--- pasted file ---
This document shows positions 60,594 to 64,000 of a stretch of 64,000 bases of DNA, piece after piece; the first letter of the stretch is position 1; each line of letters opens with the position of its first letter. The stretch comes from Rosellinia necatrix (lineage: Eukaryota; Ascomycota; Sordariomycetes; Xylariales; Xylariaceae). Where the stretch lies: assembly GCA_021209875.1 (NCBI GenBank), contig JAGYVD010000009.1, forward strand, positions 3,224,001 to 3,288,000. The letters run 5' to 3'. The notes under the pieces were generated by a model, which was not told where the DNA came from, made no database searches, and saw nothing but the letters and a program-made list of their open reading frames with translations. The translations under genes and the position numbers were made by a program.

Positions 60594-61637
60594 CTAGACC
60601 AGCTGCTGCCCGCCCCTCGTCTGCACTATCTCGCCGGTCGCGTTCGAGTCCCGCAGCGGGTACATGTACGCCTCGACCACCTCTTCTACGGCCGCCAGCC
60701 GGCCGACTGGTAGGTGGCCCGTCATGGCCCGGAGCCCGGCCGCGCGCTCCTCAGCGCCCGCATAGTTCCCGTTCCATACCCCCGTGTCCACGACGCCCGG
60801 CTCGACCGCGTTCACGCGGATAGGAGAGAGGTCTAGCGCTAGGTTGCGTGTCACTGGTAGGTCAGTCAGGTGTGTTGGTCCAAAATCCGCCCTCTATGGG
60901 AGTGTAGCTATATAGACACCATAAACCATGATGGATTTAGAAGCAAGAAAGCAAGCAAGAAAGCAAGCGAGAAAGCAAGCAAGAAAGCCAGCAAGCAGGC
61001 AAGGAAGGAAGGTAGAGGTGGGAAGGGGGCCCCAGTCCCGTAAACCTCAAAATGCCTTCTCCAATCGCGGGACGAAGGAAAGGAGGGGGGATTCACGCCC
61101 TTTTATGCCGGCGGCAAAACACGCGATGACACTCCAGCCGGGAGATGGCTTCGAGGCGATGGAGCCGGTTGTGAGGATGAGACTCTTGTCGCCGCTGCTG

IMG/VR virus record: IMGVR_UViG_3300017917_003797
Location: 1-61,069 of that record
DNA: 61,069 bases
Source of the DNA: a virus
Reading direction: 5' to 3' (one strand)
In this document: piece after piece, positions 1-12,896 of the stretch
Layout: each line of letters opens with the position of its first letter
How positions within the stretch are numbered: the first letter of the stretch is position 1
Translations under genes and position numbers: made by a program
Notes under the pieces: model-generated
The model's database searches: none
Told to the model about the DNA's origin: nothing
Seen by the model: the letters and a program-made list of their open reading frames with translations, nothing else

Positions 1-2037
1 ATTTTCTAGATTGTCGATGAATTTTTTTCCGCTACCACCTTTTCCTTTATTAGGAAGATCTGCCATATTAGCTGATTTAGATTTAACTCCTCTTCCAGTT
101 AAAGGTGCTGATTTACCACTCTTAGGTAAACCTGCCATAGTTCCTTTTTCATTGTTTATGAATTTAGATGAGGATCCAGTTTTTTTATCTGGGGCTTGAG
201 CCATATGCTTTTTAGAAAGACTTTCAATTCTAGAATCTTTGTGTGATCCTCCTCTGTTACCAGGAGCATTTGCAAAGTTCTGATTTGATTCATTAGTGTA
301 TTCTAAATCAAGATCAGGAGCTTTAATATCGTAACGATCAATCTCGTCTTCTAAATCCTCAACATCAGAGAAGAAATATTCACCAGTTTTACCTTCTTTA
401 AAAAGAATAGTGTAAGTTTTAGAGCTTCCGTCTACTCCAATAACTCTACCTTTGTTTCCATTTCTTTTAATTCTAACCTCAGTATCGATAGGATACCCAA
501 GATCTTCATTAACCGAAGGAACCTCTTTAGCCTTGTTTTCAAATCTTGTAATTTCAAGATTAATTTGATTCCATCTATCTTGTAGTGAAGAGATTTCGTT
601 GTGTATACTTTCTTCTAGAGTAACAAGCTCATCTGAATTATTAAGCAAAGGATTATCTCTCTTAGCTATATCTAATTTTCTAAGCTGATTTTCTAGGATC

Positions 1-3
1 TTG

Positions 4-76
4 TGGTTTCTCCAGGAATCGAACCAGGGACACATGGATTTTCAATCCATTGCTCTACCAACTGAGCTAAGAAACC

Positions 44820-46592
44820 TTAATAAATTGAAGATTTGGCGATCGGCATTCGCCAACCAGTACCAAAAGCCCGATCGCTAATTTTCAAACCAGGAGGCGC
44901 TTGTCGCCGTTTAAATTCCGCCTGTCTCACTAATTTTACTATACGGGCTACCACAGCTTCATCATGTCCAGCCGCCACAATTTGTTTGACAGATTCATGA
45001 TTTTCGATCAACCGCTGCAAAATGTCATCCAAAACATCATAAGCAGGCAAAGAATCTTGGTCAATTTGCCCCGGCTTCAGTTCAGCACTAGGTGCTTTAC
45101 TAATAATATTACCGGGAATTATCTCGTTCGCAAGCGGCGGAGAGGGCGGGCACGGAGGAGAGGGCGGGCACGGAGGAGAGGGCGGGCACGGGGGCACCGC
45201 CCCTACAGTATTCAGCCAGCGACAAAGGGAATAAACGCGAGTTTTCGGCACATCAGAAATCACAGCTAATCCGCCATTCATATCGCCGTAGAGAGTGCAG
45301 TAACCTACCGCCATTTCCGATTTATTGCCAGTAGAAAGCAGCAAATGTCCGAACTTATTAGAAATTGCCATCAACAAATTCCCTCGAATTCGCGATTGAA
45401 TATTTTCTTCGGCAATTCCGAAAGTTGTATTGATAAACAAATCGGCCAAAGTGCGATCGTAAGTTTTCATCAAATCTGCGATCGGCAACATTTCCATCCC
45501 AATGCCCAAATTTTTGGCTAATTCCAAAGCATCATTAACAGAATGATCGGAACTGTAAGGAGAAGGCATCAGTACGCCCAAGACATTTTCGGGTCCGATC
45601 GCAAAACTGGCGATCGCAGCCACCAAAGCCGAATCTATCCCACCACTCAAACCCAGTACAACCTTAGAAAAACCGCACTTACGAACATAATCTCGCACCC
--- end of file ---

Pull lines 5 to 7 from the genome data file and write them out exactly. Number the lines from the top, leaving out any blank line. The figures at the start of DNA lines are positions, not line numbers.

60701 GGCCGACTGGTAGGTGGCCCGTCATGGCCCGGAGCCCGGCCGCGCGCTCCTCAGCGCCCGCATAGTTCCCGTTCCATACCCCCGTGTCCACGACGCCCGG
60801 CTCGACCGCGTTCACGCGGATAGGAGAGAGGTCTAGCGCTAGGTTGCGTGTCACTGGTAGGTCAGTCAGGTGTGTTGGTCCAAAATCCGCCCTCTATGGG
60901 AGTGTAGCTATATAGACACCATAAACCATGATGGATTTAGAAGCAAGAAAGCAAGCAAGAAAGCAAGCGAGAAAGCAAGCAAGAAAGCCAGCAAGCAGGC